Thirdly, Keller discusses the intended meaning of the text, which is something that most conservatives don’t understand at all: we need to pay attention to context. Keller says this:
A much more serious example of ignoring context is found where you [Rachel] write,“We tend to ignore the embarrassing bits [of the Bible], like when Paul tells Titus, ‘Cretans are always liars, evil brutes, lazy gluttons’” (259). However, what Titus 1:12 actually says is, “Even one of their own prophets has said,‘Cretans are always liars, evil brutes, lazy gluttons’” (emphasis mine). Paul is citing what the Cretans say about themselves, quoting Epimenides of Knossos. In context the statement makes sense. (See Gordon Fee’s commentary on this passage.) Taking it out of context, however, makes it look like a racist statement. Why would you do that?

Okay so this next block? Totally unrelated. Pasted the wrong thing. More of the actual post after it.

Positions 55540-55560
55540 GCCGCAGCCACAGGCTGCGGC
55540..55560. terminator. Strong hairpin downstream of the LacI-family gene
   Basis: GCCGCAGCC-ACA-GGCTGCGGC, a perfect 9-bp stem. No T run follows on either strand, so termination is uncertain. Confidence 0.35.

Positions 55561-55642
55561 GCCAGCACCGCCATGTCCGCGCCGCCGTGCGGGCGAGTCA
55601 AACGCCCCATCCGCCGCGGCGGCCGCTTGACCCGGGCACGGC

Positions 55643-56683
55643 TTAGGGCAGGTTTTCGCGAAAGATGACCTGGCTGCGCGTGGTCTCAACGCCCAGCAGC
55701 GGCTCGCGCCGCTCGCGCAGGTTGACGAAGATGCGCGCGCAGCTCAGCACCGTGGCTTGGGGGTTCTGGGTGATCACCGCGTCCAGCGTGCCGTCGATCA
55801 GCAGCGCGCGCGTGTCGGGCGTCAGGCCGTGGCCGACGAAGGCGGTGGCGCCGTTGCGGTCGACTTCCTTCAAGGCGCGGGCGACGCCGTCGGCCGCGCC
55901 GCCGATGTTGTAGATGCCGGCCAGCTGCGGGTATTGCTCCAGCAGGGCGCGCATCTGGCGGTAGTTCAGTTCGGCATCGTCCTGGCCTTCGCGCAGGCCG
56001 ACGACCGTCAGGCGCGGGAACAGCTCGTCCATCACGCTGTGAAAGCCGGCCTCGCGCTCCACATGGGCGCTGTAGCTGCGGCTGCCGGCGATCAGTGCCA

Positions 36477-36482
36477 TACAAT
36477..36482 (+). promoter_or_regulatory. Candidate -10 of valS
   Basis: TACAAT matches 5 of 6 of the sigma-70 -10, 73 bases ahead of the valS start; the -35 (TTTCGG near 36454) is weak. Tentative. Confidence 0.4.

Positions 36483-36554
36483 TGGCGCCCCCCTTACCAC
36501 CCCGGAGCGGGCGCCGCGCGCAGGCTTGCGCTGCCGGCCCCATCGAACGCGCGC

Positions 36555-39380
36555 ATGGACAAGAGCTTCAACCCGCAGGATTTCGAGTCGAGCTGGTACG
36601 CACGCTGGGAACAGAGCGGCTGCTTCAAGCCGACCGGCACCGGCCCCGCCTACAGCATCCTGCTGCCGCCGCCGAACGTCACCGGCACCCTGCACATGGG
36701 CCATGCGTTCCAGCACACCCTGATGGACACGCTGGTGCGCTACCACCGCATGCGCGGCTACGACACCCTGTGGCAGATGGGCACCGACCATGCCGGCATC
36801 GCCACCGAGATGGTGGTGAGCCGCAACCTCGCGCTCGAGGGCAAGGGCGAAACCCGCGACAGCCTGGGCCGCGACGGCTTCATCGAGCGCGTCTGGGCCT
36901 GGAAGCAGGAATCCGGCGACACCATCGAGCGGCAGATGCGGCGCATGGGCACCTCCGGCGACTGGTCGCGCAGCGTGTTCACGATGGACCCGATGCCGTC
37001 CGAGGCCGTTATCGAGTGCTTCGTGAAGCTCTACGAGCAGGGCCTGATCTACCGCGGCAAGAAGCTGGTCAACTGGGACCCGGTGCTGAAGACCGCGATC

This is some serious irony. Rachel’s point in quoting that out of context is that we shouldn’t quote the Bible out of context. But Keller seems to have not paid attention to the context of Rachel quoting it out of context. To me it was pretty obvious, but I have read some articles pointing out how conservatives just won’t understand this book because they can’t understand irony. Wow. It is things like that which make me wonder if Keller did read it and was clueless of the purpose or whether she is just picking up on other negative reviews and piecing critiques together without reading. I’m still being optimistic that it was the former – I’d rather assume someone misunderstood irony than that they were reviewing without actually reading.